There’s No Such Thing as a Silly Question

There’s No Such Thing as a Silly Question
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Rarely am I the first to raise my hand in a class or give my opinion before others have shared. I do not want to look foolish or ask a dumb question. Most of the time, the question I held back was the same question others asked. I always seem to let doubt get the best of me.

When my husband and I took our youngest son, Caeleb, to get a second opinion at the hemophilia treatment center (HTC) in Denver several years ago, our goal was to find a treatment protocol to eradicate his inhibitor. Caeleb had developed an allergy to factor VIII, which is a rare complication. The HTC in Albuquerque, New Mexico was only able to treat each bleed as it came, and we hoped to find a long-term treatment.

The appointment lasted hours. From initial bloodwork and examinations to question after question, going through Caeleb’s journey with a new team proved exhausting. I remember recalling each event, bleed, and complication with clarity. I was a court reporter retelling the facts of an interview without emotion. The moment that remains clear in my mind is when the room became silent at the end of the seemingly endless barrage of questions. That moment seemed to last for hours.

In an instant, I asked a question without hesitation. For once in my life, I let my heart ask a question without worrying how I might look.

I asked the hematologist, “Is this like a peanut allergy?”

After a moment of silence, the doctor looked at us, tilted his head to the side, and began to talk about the idea of sending Caeleb to a special allergist in Denver. This ended up being a life-changing move for my son.

The simple, perhaps silly question from a mom with no medical background ended up triggering a new thought for the doctor. If I had hesitated and not asked the question, what would have happened? What would not have happened?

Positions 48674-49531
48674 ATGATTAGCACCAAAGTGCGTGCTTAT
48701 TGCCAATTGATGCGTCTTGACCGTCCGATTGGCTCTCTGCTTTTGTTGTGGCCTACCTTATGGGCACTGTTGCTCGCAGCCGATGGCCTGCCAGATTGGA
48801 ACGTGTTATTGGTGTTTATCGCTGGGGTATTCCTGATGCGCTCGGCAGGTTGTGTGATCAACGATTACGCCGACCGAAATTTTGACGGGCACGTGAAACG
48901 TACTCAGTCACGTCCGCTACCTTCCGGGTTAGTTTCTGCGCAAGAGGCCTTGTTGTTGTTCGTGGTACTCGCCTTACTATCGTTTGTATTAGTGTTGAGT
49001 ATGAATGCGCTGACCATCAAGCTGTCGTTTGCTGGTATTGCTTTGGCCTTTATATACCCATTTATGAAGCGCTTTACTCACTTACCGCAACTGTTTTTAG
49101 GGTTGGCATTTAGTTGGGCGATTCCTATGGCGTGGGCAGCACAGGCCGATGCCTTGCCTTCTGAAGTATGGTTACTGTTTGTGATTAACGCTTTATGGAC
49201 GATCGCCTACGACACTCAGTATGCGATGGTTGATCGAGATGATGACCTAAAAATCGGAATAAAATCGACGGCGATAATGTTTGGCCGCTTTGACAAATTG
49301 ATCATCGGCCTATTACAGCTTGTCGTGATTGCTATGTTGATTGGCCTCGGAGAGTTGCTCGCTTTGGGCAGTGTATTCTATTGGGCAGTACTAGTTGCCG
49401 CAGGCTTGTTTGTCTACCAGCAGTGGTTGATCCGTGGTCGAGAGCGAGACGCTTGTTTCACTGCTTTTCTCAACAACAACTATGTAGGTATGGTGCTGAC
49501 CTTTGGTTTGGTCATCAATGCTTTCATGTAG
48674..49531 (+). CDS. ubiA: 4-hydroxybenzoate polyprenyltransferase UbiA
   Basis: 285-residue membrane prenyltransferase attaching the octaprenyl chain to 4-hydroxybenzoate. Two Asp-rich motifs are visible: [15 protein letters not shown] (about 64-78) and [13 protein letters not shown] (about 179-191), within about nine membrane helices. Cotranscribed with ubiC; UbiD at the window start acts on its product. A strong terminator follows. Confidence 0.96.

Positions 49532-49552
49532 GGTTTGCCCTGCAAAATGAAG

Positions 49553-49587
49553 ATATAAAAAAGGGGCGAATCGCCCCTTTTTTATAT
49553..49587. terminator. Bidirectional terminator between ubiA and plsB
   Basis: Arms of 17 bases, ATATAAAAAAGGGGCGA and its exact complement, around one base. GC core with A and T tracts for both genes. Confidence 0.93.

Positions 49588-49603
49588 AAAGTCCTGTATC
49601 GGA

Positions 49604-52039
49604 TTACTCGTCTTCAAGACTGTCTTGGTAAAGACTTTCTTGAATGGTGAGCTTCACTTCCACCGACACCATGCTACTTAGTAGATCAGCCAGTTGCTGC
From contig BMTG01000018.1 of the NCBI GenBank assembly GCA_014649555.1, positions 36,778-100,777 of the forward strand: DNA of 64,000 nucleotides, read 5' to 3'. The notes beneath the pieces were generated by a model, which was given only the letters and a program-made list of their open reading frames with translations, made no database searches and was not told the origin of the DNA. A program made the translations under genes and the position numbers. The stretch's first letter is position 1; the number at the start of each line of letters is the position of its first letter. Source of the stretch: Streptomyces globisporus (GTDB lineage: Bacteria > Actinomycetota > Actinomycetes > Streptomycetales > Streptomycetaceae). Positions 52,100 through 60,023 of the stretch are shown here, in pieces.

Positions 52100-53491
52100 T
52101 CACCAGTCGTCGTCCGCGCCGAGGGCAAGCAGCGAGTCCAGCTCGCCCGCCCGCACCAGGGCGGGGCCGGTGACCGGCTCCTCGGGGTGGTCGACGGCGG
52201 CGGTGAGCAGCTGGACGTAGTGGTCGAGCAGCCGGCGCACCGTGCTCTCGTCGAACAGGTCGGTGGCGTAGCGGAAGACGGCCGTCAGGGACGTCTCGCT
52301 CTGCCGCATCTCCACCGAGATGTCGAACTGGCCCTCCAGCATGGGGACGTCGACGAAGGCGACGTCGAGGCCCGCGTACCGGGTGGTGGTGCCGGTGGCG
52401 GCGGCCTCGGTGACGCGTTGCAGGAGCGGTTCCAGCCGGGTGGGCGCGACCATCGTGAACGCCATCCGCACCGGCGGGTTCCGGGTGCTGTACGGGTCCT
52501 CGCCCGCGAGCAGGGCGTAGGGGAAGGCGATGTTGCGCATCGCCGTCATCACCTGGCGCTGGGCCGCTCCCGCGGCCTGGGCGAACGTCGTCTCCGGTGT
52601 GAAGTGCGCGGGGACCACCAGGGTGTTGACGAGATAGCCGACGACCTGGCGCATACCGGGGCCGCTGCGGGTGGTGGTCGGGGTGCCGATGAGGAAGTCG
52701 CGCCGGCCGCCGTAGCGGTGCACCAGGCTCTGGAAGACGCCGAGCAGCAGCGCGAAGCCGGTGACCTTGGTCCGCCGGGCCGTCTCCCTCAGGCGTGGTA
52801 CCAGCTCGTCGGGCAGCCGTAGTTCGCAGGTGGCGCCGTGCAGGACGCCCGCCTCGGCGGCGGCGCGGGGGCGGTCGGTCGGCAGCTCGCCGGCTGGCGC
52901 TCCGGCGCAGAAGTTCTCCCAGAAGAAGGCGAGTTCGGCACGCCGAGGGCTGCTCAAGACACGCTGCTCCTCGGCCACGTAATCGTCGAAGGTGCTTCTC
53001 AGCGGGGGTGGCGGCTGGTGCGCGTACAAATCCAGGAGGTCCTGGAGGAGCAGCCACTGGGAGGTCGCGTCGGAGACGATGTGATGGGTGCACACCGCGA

Caeleb eventually went from being a sickly, pale little boy in a wheelchair to a rosy-cheeked kid running everywhere, despite his limp. Each year that followed was filled with more days in school and fewer days in the hospital. I look back on that time and realize that transformation started with a small seed planted in the form of a simple question.

Raising a child with a chronic condition means venturing into uncharted territory is often necessary. From trying new treatments and seeing new specialists to asking questions and becoming a fierce advocate, parents act on the behalf of their children without a second thought. It is not because they are smarter than other parents or have special training, but because their love for their children can move mountains.

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Note: Hemophilia News Today is strictly a news and information website about the disease. It does not provide medical advice, diagnosis, or treatment. This content is not intended to be a substitute for professional medical advice, diagnosis, or treatment. Always seek the advice of your physician or another qualified health provider with any questions you may have regarding a medical condition. Never disregard professional medical advice or delay in seeking it because of something you have read on this website. The opinions expressed in this column are not those of Hemophilia News Today or its parent company, BioNews, and are intended to spark discussion about issues pertaining to hemophilia.

Cazandra is a pastor, author, columnist, motivational speaker, advocate, and encourager. She writes about the journey of raising two sons with severe hemophilia A with inhibitors. Cazandra’s older brother, Ronaldo Julian Campos, died of complications from hemophilia as an infant. She lives with her husband, Rev. Dr. Joe MacDonald, and youngest son, Caeleb (14) in Belen, New Mexico. She also has an adult son, Julian (24). Her book, “Dear Hemophilia: Finding Hope Through Chronic Illness,” is available on Amazon. You may follow her writings and view her TEDxABQ talk at www.cazandracmacdonald.com.
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Cazandra is a pastor, author, columnist, motivational speaker, advocate, and encourager. She writes about the journey of raising two sons with severe hemophilia A with inhibitors. Cazandra’s older brother, Ronaldo Julian Campos, died of complications from hemophilia as an infant. She lives with her husband, Rev. Dr. Joe MacDonald, and youngest son, Caeleb (14) in Belen, New Mexico. She also has an adult son, Julian (24). Her book, “Dear Hemophilia: Finding Hope Through Chronic Illness,” is available on Amazon. You may follow her writings and view her TEDxABQ talk at www.cazandracmacdonald.com.

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